Suncor Energy Inc.’s on-again, off-again plan to add a coker unit to its Montreal refinery to allow it to process heavier barrels of oil, including oilsands bitumen, is off the table as it shuffles its spending priorities.
The $2-billion project has been shelved as the company focuses on low-cost oilsands expansions, projects that will help reduce emissions and cost-cutting digital technologies, CEO Mark Little said on a conference call to discuss fourth-quarter results.
Little said the company is listening to investors as it aims to generate more free cash flow while keeping spending in check.
“Some of the concern we see from the investors is, ‘Wow, you’re going to plow $2 billion into Montreal, are you sure?’,” he said.
“We spent a lot of time thinking about that and running all the analysis and concluded that actually wasn’t the prudent investment for the shareholder.”
Suncor also elected to defer sanctioning of its proposed 40,000-barrel-per-day Meadow Creek oilsands project, which would produce bitumen from wells, until 2023 at the earliest, Little said.
Instead, it will invest in boosting production from its existing similar Firebag facility to nameplate capacity of 203,000 bpd by 2021 and then potentially add 20,000-30,000 bpd by 2024-25.
It also plans to build lower-emission co-generation units at its Base Plant this year and begin construction of a $300-million wind power project in southern Alberta.
The Calgary-based energy giant reported a net loss of $2.3 billion for quarter ended Dec. 31 due mainly to asset impairment charges of $3.3 billion.
That includes $2.8 billion due to lower forecast prices for heavy oil from its Fort Hills oilsands mine in northern Alberta and $393 million linked to higher capital cost estimates for the West White Rose expansion project off the coast of Newfoundland and Labrador, which is expected to begin producing oil in 2022.
Husky Energy Inc., which is the major owner and operator of the White Rose field, said its numbers align with those of Suncor.
“As indicated last year, we had some initial challenges with productivity at West White Rose, and we are now seeing good execution and are on track,” said Husky spokeswoman Kim Guttormson, who declined to give a detailed cost estimate for the expansion.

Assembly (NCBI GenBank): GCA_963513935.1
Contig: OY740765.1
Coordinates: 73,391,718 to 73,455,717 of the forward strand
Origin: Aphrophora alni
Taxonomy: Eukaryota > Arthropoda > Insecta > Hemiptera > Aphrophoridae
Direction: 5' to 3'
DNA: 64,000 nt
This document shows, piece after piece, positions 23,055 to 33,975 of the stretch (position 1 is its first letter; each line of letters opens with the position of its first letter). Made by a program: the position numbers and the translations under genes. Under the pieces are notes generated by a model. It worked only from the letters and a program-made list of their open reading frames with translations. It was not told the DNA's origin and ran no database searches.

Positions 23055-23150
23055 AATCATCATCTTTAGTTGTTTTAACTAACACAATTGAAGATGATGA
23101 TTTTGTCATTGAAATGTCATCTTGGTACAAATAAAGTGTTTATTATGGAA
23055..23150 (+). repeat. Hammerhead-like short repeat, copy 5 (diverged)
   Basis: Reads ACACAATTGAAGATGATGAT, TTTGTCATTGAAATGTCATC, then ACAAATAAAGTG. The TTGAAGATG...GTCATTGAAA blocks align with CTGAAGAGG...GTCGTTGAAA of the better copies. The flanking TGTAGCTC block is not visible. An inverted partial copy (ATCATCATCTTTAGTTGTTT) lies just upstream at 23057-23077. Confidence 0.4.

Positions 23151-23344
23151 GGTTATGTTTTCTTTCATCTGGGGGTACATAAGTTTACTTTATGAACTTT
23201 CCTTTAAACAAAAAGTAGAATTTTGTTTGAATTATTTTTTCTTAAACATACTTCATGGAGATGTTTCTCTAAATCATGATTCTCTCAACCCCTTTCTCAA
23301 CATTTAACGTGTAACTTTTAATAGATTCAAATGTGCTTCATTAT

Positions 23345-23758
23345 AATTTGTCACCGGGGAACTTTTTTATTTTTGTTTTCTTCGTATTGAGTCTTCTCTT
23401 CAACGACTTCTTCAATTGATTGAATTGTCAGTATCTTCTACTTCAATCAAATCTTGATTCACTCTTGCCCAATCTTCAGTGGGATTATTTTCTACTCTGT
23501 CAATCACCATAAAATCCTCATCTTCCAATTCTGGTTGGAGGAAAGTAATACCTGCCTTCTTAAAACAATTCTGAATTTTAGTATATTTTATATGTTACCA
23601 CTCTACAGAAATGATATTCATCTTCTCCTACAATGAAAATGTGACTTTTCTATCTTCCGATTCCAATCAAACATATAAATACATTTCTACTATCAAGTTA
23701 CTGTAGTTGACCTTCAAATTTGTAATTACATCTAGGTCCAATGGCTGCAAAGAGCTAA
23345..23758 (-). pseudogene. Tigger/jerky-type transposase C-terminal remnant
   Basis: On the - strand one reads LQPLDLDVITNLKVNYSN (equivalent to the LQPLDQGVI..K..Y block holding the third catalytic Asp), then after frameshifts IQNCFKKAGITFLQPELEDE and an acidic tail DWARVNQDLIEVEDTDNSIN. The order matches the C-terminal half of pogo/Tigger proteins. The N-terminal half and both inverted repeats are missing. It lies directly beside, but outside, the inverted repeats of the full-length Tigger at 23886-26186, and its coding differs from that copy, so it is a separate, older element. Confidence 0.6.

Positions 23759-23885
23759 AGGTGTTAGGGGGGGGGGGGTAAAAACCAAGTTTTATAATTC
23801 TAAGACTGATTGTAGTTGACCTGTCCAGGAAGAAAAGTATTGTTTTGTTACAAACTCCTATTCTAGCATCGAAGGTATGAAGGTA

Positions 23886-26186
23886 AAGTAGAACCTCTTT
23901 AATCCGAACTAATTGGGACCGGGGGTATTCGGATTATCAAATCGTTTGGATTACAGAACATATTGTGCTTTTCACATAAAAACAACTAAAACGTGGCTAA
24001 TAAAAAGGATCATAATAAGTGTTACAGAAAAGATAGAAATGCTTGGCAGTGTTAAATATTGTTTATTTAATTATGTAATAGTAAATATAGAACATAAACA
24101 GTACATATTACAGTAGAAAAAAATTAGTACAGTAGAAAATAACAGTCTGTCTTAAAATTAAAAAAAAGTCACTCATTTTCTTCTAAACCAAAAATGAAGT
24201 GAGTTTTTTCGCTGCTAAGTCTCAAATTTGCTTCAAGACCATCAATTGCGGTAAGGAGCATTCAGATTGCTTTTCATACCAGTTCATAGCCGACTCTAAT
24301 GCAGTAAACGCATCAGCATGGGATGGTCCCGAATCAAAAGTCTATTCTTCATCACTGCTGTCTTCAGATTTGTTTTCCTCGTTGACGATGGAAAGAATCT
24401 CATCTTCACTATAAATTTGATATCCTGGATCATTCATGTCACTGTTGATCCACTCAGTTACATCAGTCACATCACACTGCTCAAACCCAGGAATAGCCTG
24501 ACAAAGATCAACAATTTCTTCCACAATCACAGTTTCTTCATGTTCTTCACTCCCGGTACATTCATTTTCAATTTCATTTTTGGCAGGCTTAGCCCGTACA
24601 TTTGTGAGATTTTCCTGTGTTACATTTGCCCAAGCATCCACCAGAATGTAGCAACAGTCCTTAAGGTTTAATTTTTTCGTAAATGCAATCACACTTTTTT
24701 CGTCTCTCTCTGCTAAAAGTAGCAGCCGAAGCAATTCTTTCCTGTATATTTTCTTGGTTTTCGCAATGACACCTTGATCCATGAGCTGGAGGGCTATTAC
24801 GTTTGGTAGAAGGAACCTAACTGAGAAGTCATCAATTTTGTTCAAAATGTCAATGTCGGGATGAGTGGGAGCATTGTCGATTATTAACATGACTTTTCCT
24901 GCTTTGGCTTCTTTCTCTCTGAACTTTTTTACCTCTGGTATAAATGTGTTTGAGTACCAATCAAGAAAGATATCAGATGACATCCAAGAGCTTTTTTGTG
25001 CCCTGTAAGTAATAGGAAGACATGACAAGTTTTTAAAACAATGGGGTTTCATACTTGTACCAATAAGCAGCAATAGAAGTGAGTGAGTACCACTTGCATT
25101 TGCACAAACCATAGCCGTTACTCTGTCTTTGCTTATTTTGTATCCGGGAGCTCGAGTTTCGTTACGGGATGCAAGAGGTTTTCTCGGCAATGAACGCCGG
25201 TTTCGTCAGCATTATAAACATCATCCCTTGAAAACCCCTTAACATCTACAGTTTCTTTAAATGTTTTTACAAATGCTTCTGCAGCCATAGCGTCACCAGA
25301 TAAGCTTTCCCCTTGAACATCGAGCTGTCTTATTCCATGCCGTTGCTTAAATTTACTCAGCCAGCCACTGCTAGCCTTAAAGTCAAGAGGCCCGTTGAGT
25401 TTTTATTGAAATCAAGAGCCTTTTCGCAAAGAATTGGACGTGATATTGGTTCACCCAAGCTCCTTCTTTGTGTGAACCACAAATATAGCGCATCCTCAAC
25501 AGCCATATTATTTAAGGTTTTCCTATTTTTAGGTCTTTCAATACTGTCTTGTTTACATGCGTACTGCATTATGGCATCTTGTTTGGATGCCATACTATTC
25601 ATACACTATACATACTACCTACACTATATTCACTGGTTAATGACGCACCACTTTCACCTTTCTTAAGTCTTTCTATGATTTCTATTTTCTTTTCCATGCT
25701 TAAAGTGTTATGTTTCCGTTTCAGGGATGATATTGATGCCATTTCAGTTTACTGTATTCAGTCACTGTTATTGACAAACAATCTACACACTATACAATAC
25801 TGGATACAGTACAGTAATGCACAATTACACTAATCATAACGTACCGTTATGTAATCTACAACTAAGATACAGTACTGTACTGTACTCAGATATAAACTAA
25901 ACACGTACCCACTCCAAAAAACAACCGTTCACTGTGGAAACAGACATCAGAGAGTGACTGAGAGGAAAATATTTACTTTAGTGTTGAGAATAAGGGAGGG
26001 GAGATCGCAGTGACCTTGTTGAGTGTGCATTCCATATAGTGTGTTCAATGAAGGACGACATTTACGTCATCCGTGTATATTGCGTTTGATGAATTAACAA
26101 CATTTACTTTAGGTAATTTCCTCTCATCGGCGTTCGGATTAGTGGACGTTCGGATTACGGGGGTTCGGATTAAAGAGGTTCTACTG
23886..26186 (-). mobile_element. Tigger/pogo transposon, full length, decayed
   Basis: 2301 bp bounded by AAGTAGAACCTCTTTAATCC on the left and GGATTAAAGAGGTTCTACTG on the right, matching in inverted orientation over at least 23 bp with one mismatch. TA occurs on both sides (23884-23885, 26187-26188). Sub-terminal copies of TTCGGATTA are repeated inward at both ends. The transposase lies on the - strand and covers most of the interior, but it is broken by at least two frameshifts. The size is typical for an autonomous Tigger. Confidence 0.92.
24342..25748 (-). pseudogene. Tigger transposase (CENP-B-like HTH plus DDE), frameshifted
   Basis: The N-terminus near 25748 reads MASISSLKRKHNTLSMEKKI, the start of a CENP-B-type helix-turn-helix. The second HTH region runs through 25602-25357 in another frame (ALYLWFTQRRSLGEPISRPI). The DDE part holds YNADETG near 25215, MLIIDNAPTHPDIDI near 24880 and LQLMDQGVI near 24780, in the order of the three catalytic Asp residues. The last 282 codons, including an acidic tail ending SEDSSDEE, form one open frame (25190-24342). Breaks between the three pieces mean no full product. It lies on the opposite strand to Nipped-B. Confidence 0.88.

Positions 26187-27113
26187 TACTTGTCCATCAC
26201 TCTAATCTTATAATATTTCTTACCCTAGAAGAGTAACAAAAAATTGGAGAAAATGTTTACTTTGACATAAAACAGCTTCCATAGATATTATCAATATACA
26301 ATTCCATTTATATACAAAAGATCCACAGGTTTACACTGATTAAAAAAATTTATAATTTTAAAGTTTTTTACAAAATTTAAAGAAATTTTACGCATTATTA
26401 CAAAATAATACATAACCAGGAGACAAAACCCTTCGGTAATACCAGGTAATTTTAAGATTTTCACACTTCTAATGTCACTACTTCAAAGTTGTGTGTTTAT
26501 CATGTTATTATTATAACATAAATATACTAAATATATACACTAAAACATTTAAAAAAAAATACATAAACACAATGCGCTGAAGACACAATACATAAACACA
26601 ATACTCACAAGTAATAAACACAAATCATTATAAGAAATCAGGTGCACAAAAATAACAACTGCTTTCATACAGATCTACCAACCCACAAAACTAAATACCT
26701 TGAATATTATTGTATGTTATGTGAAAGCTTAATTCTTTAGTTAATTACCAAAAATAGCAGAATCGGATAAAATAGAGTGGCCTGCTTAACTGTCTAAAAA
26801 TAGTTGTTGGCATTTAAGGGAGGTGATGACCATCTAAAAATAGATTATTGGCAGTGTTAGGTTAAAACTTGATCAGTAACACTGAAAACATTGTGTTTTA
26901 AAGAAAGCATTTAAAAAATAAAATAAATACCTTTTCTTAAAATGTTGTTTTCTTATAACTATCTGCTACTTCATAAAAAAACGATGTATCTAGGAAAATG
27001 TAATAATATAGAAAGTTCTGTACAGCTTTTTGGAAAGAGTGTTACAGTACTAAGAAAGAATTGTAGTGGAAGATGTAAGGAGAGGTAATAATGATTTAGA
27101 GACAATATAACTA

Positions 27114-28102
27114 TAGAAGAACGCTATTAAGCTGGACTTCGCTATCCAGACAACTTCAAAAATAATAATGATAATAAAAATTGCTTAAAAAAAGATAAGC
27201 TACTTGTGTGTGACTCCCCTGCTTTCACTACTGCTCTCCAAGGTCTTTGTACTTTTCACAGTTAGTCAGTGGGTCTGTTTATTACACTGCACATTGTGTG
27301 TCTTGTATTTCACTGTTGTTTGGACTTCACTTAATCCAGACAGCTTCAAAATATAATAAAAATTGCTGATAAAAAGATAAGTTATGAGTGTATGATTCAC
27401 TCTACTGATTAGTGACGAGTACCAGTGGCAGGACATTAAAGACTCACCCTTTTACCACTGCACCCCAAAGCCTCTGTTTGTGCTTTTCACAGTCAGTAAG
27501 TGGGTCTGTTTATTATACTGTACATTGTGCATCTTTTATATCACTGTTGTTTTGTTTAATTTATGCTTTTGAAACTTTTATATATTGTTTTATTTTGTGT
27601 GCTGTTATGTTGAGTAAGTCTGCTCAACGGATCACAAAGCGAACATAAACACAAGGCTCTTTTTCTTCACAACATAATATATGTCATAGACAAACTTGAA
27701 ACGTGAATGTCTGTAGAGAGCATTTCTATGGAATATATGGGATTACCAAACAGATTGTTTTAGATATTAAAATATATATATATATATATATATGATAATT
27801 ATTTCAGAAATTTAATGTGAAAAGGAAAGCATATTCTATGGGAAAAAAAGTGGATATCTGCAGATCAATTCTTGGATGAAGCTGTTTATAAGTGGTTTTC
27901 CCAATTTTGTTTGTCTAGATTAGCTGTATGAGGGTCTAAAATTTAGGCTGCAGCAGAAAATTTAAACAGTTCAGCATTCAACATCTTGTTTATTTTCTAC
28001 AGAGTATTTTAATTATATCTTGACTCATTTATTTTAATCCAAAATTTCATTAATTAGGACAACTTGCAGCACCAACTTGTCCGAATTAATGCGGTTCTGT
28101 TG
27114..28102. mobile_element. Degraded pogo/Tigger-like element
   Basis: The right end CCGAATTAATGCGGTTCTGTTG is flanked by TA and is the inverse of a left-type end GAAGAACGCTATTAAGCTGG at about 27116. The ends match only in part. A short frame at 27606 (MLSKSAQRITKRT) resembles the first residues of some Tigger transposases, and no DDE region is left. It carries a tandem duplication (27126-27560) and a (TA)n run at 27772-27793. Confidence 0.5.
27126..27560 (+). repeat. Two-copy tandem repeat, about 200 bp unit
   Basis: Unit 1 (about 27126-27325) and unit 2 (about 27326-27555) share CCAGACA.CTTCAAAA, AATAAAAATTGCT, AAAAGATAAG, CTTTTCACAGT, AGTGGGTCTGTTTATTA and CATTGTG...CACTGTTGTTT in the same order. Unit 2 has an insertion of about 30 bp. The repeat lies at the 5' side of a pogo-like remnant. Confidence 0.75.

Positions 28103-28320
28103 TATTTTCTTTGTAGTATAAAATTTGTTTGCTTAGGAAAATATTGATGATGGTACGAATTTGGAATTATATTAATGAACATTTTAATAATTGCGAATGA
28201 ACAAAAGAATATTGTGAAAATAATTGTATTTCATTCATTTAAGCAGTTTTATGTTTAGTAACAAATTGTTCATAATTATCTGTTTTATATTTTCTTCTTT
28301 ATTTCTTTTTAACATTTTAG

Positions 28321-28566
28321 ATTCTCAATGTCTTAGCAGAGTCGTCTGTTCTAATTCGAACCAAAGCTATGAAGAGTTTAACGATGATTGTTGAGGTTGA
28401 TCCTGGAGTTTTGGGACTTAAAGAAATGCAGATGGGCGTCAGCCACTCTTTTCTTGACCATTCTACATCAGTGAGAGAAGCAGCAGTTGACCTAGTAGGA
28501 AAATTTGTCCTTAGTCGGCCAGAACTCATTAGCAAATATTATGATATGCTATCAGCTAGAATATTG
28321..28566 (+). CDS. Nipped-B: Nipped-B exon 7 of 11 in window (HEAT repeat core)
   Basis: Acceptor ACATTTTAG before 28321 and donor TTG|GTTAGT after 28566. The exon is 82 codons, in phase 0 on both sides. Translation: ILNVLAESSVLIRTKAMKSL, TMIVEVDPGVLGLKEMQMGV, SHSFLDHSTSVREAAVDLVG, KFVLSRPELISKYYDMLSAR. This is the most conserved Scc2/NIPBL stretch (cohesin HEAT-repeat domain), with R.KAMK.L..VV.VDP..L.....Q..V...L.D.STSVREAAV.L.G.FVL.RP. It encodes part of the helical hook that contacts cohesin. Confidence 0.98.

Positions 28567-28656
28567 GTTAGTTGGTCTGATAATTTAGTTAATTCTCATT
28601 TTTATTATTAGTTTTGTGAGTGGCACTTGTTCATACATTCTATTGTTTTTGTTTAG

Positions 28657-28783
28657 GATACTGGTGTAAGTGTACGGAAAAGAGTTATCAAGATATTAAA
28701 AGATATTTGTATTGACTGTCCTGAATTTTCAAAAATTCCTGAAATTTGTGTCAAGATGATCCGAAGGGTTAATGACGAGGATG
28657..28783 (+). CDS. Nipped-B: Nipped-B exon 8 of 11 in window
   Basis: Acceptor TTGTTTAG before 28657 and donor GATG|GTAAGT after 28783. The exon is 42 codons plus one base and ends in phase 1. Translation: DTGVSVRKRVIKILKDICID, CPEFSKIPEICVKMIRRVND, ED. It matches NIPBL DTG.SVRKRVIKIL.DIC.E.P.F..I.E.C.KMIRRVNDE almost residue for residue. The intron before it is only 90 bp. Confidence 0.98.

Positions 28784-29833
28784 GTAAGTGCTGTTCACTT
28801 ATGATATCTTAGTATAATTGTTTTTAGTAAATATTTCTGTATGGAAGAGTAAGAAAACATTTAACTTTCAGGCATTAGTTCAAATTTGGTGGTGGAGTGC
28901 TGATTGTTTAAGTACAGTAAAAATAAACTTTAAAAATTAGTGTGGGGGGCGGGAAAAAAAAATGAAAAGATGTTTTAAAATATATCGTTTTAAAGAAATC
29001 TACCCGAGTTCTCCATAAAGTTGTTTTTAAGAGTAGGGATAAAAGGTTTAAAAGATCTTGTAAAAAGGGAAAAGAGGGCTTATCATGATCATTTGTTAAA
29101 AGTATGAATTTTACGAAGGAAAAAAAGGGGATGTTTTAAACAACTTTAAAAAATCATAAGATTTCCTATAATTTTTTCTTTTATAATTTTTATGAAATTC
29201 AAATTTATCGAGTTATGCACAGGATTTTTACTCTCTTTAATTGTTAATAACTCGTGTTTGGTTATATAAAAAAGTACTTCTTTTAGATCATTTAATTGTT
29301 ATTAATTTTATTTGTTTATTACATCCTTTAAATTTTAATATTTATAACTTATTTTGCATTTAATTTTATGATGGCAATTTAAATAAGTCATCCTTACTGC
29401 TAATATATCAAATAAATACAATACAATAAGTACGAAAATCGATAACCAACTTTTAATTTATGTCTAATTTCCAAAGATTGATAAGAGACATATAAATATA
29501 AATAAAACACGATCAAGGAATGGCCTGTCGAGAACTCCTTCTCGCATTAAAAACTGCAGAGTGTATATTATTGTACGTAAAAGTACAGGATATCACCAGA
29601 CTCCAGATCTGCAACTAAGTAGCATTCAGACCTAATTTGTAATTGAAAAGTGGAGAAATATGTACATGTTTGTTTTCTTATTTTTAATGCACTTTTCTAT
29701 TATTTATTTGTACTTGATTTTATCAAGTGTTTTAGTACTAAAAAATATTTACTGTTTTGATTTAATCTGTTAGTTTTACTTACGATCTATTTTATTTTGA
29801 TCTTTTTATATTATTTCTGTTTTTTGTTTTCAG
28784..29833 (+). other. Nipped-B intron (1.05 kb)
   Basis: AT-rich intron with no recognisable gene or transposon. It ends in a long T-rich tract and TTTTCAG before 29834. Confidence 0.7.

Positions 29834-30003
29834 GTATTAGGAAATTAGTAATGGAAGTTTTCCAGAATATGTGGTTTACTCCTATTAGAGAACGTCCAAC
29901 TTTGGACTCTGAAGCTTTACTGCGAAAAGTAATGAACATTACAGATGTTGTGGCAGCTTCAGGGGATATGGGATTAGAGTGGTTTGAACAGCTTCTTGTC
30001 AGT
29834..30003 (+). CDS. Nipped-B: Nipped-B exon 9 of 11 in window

Suncor said it expects its share of production from the White Rose field will average about 8,700 bpd over its life and its share of future capital expenditures is about $1.4 billion.
Suncor shares fell by as much as 4.6% in early trading on the Toronto Stock Exchange, although it announced an 11% increase in its quarterly dividend and a $2-billion extension of its program to buy back shares.
Analysts said its production results were generally in line, but misses on its operating and capital costs in the quarter were slightly negative.
Little also announced Suncor will file an application in the current quarter for a project to extend its base oilsands mine to a new area when its current resource is depleted in about 2035.
The project represents one of many options and wouldn’t be officially approved for at least a decade, he stressed.
“We feel that filing in 2020 is prudent under the current regulatory process, including the effects of the new (federal) assessment act, to ensure adequate time is provided for the regulatory process,” he said.
“Should we choose to extend the mine, the plan is to incorporate non-aqueous extraction technology which significantly reduces the costs and environmental impacts of mining oilsands versus our current operations.”
Suncor reported its MacKay River oilsands project, which produces about 30,000 bpd from wells, was shut down following an operational problem in December and is not expected back to be back on line until after March.
The outage won’t affect 2020 guidance for the company, Little said, because the loss of barrels can be counted under Alberta’s ongoing oil production curtailment program.